N.Y. DUCK GROUPS ARE QUACK UNITS
DUCKS Unlimited members from New York have reason to be proud today.DU’s New York City and eastern Suffolk chapters in New York joined a prestigious list of the top 100 chapters in the U.S.
Out of more than 3,500 chapters, these top 100 chapters raised the most funds for DU in 2006, with a combined total of nearly $8 million raised last year for DU’s habitat conservation mission.
Thanks to the thousands of volunteers and members across the U.S., Ducks Unlimited raised more than $162 million and conserved nearly 170,000 acres in 2006, to protect some of the nation’s best waterfowl habitat.
With more than a million supporters, Ducks Unlimited is the world’s largest and most effective wetland and waterfowl conservation organization. This country alone has lost more than half of its original wetlands, nature’s most productive ecosystem, and continues to lose more than 80,000 wetland acres each year.
On Saturday, New York Vets and the folks from the Wounded Warrior Project will bring a few wounded veterans up from Walter Reed Hospital in Washington, D.C., to do some fishing on the Hudson River. They will gather at the Nyack Marina at 10 a.m.
The Wounded Warrior Project was started by wounded veterans of previous wars to ensure that our severely injured young men and women coming back from Iraq and Afghanistan would be taken care of properly.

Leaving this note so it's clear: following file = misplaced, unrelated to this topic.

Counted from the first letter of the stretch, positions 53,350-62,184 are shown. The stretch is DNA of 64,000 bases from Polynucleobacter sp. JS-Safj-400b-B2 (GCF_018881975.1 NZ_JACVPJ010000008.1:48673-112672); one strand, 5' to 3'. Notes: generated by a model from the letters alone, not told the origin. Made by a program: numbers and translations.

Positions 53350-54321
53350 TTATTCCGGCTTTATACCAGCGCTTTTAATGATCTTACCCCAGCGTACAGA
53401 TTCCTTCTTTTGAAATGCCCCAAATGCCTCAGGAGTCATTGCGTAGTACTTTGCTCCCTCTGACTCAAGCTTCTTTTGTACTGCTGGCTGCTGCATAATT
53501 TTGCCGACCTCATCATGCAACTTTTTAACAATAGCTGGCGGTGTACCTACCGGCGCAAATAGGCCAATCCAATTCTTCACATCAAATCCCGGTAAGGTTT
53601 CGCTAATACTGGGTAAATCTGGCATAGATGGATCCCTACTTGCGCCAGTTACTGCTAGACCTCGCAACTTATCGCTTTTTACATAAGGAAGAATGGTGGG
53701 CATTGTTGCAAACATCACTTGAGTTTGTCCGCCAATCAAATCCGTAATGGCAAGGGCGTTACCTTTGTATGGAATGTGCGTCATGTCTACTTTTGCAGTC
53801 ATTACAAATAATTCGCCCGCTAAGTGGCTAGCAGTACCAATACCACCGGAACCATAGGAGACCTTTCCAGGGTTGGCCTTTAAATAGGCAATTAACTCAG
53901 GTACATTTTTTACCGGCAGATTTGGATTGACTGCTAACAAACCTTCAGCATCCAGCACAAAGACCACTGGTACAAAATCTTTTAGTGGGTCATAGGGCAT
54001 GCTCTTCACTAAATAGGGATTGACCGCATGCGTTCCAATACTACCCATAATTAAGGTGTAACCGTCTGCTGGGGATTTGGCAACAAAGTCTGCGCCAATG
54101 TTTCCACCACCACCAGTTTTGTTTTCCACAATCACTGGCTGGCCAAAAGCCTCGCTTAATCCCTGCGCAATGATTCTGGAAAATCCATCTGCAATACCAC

On Sunday, we talked about the United Sportsmen Association of Rockland getting involved with the Wounded Warrior Project with a planned turkey hunt for returning vets at Sterling Forest State Park. Those interested in contributing time and or money should contact Stan Pascoo at email@example.com or call him at (845) 494-6312.
The Appalachian Bowmen will host the 15th Annual Whittingham Traditional Archery Rendezvous the weekend of April 27-29. The event is located at the Whittingham Wildlife Management Area, 118 Shotwell Road (Rt. 608) Greendell, N.J. Registration opens at 7 a.m. each day. Campers are invited to arrive on April 26.
The archery event is limited to traditional archery equipment only: long bows, recurve bows and selfbows.
Participants can take full advantage of two realistic 3-D animal target ranges set in the woods and fields of the Whittingham Wildlife Management Area. Each range consists of twenty 3-D animal targets ranging from alligators to moose and set in realistic hunting situations. Bring along some old arrows for those more challenging shots.
The Traditional Archers of New Jersey (TANJ) will be sponsoring an Eagle Eye qualifier each day of the shoot. The TANJ also will be sponsoring a swinging block speed shoot for prizes each day.
If you have any questions regarding the traditional shoot, call Bill at (973) 534-0981 or go to the web site at http://www.geocities.com/appalbow.
By Ken Moran
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